Section Major depression is a subjective emotional state resulting in decreased mood, loss of ability to cope with stressful life events and reduced ability to experience pleasure. The incidence of major depression is increasing worldwide, and a significant proportion of patients suffering from major depression have an underlying comorbid condition of an activated innate immune system. Clinical data have already shown that symptoms of depressed mood are elicited by cytokine administration. Also, preclinical models show that physiological stressors, including psychological stress or infection, induce the production of inflammatory cytokines followed by depression-like behaviors. It is now generally accepted that symptoms of depression are associated with systemic inflammation. Negative affect, anhedonia and fatigue are all symptoms of depression that are induced by inflammatory events. However, these criteria possess distinct psychopathological constructs, suggesting discrete inflammation-dependent pathways responsible for specific symptoms. To date, the biological underpinnings of these symptom-dependent pathways have eluded characterization. The experiments in this proposal will build on our discovery that tryptophan is metabolized through divergent indolamine 2,3-dioxygenase (IDO)-dependent pathways that are uniquely responsible for deficits in motivated behavior (anhedonia and fatigue) and induction of negative affect (helplessness/despair). Three overlapping areas will be investigated to define the role of tryptophan metabolism in specific symptoms of depression.
In Aim 1, we will use preclinical genetic and pharmacological Ido floxed mouse models to characterize the tryptophan metabolizing pathways necessary for negative affect.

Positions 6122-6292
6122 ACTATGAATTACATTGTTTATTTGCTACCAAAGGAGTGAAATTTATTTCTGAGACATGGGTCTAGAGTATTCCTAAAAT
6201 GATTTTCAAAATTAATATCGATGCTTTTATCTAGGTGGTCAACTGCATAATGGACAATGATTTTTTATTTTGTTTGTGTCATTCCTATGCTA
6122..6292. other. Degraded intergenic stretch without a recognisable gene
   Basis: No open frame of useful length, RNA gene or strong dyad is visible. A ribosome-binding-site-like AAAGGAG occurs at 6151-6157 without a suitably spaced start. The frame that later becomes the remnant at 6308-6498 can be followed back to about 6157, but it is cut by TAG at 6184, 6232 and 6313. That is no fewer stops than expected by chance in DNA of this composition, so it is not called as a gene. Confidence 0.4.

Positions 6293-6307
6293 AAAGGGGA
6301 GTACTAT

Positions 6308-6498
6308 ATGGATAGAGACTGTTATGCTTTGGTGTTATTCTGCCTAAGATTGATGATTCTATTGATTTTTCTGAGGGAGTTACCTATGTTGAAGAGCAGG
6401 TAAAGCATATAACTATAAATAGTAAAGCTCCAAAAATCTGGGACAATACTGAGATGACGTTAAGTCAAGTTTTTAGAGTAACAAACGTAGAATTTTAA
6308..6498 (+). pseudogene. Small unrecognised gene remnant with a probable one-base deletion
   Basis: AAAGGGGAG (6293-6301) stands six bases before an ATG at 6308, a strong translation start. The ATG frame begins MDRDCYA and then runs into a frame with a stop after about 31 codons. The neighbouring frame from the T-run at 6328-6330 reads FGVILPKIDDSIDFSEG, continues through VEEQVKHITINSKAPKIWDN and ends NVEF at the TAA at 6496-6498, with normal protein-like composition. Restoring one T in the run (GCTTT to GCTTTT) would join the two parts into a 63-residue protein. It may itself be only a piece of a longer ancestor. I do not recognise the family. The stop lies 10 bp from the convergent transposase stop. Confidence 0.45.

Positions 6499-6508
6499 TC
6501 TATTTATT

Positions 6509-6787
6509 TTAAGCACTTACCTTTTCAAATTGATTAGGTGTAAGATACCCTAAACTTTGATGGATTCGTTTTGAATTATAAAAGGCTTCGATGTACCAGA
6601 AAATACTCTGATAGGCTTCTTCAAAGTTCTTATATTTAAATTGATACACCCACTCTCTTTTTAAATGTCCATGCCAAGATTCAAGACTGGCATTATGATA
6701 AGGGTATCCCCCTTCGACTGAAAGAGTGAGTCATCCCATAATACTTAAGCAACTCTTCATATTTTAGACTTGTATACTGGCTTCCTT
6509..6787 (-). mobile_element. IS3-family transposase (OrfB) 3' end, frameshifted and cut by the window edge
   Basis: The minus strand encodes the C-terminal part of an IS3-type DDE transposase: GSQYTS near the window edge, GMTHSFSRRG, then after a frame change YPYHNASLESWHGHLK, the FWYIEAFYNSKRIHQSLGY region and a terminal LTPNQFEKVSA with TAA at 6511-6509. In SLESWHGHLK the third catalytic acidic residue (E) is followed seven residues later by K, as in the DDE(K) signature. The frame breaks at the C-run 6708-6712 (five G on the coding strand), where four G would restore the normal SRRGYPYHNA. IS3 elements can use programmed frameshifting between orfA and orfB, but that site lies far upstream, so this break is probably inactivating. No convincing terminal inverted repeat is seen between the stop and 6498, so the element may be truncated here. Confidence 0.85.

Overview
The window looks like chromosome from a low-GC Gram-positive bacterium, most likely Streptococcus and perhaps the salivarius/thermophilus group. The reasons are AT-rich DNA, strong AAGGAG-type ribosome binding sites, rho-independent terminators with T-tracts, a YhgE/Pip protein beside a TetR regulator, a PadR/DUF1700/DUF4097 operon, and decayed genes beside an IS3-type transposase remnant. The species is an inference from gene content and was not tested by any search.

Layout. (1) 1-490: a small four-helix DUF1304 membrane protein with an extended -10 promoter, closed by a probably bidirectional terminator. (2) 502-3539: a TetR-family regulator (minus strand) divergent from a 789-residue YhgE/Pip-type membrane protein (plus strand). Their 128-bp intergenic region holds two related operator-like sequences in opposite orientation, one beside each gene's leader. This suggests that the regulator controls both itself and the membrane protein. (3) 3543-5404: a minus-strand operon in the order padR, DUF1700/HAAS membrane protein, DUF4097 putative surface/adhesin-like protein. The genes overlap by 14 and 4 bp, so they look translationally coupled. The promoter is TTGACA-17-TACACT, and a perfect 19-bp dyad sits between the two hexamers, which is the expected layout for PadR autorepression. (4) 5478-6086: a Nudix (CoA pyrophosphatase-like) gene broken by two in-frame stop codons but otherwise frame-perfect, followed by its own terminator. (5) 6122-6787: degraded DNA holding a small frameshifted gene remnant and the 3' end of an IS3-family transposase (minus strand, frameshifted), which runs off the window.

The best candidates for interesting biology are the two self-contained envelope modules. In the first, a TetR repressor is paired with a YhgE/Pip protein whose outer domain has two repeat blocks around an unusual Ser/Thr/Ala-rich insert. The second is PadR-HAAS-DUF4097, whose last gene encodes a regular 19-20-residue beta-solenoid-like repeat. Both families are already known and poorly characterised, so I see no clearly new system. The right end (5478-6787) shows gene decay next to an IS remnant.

In Aim 2, floxed mice will then be used to clarify the role of tryptophan metabolism in motivated behaviors.
In Aim 3, we will define the regulation of tryptophan metabolism within specific brain regions relative to specific symptoms of depression, focusing on the striatum and hippocampus. These exciting and novel experiments will be the first to integrate neuroimmune regulation of tryptophan metabolism with specific symptoms of major depression. This effort is the first step toward the development of new targets to treat depression based on symptomology.
The proposed research will significantly advance mental health research efforts based on our discovery of a new link between emotional states and the physiological stress induced by an activated innate immune system by showing a cause-effect relationship between inflammation-inducible tryptophan-degrading enzymes (IDOs) and specific symptoms of depression. This link will be determined for the first time and our proposed experiments are novel because they will identify specific pathways responsible for specific symptoms of depression. This information has eluded psychobiologists, but it is absolutely necessary to develop therapeutic profiles based on symptomology and thereby make a major contribution to the mission of the National Institute of Mental Health by developing a new approach to improve mental well-being and enhance quality of life.
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